Packers Tried to Hide How Much They Paid Don Hutson

Packers Tried to Hide How Much They Paid Don Hutson

There has never been another pro football player as dominant at his position as Packers wide receiver Don Hutson.

Last June, we highlighted just how impossible to stop Hutson was:

Over his eleven year career, Hutson led the league in receiving touchdowns nine times, receptions eight times, and receiving yards seven times. He literally rewrote the record books for receiving yards. Check out how the single-season record for receiving yards changed over Hutson’s career:
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The NFL in the 1930’s was not the cash cow it is today. With the economy in the final years of the Great Depression, Hutson’s arrival in Green Bay to play the sport of football had to be handled discreetly.

A local fan sued the Packers in the mid 1930’s for $5,000 (about $90,000 in 2018) after falling out of the stands at City Stadium, sending the team into financial turmoil. In typical Green Bay fashion, a fund drive was pitched to help the football and shares of the Packers were sold in 1935 at $25 apiece (about $450 in 2018).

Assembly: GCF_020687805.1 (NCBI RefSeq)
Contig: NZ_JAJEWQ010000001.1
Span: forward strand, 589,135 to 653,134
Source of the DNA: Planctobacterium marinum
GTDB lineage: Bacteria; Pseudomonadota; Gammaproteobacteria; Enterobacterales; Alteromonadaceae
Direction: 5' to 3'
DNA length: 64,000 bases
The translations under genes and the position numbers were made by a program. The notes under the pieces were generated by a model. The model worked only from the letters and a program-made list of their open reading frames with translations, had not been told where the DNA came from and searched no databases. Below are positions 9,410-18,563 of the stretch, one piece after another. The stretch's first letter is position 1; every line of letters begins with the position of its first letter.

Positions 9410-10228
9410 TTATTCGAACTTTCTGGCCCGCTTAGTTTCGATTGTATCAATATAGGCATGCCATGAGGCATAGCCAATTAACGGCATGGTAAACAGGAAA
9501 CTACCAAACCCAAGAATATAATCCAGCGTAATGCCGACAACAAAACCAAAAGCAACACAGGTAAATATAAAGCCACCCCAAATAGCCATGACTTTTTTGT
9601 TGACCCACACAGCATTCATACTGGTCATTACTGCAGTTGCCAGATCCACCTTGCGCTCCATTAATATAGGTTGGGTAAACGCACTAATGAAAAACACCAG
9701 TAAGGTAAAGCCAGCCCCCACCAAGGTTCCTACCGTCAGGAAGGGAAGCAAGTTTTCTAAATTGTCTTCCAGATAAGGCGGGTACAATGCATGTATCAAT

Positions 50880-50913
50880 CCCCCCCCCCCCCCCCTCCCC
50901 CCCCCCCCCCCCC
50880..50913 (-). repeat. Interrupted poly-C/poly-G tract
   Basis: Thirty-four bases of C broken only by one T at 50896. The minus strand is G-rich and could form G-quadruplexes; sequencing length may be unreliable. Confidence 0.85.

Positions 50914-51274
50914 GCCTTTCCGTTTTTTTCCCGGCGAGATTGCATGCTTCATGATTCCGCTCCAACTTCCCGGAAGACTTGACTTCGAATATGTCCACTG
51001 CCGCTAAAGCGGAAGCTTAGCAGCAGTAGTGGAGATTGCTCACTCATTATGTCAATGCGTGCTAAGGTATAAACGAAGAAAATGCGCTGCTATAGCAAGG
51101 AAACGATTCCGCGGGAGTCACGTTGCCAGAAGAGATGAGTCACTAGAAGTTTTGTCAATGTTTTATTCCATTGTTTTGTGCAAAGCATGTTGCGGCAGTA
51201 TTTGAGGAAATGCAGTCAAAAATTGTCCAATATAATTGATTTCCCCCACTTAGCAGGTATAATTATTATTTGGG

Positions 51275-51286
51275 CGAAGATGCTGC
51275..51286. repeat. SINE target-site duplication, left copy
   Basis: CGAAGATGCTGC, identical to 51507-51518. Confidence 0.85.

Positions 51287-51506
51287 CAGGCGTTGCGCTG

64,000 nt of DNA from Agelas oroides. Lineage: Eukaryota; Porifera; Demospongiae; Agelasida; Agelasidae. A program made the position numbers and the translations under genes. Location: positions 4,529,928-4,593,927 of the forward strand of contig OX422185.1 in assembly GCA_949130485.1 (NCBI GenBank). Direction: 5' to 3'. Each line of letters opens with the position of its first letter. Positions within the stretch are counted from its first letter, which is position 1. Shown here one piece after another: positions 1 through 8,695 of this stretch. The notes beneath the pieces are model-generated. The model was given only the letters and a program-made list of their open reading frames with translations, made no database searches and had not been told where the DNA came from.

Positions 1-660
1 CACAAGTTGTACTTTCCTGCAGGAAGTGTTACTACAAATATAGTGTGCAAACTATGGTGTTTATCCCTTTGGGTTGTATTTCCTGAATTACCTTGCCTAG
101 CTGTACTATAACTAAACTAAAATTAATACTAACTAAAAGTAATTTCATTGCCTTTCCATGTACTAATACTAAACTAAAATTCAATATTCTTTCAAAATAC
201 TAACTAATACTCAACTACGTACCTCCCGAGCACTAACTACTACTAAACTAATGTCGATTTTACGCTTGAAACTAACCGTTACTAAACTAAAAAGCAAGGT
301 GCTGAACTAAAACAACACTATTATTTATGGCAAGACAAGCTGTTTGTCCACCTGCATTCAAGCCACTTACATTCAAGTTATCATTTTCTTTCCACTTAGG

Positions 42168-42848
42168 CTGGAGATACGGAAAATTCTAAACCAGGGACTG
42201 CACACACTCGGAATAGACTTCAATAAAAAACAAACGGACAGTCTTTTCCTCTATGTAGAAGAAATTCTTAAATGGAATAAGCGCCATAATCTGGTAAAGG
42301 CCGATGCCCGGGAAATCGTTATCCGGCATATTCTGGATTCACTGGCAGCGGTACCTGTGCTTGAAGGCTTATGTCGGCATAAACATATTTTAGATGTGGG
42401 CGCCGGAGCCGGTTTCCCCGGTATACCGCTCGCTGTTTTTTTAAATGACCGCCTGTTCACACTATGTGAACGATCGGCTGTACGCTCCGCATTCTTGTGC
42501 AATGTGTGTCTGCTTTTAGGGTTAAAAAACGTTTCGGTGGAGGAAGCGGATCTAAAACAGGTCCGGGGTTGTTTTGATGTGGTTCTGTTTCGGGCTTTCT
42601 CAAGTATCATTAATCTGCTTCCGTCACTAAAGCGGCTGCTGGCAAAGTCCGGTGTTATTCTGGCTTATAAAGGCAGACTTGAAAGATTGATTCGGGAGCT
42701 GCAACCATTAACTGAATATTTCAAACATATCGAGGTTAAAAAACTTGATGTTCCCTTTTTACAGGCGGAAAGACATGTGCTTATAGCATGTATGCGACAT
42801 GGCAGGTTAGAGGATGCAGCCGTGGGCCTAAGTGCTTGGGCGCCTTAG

New funds in tow, the Packers were once again financially solid. And that’s when Don Hutson entered the picture.

Packers coach Earl “Curly” Lambeau got his first glimpse of Hutson in the 1935 Rose Bowl. Hutson, an All-American end at the University of Alabama, was in high demand.

Both the Packers and Brooklyn Dodgers (the football team) pursued Hutson, and surprisingly he signed a contract with both squads. Because NFL president Joe Carr received the contract first from Green Bay, he became a Packer.

There was no doubt fans wanted to watch and enjoy Hutson. But the team’s board of directors were concerned that locals would find a massive contract with the receiver as frivolous after the Packers raised funds from the community.

The board came up with what they believed was an ingenious idea. Hutson would be paid through two separate banks, and each bank would believe they were paying Hutson his full paycheck. In reality, they were only giving the receiver half of his salary.

When Hutson was interviewed before Super Bowl XXII in 1988, he confirmed that the board was concerned fans “would discover how much money I was making that they had my paycheck divided between two local banks.”

Hutson’s maximum salary during his ten-year professional career, he recalled, was $25,000. He was worth every penny.

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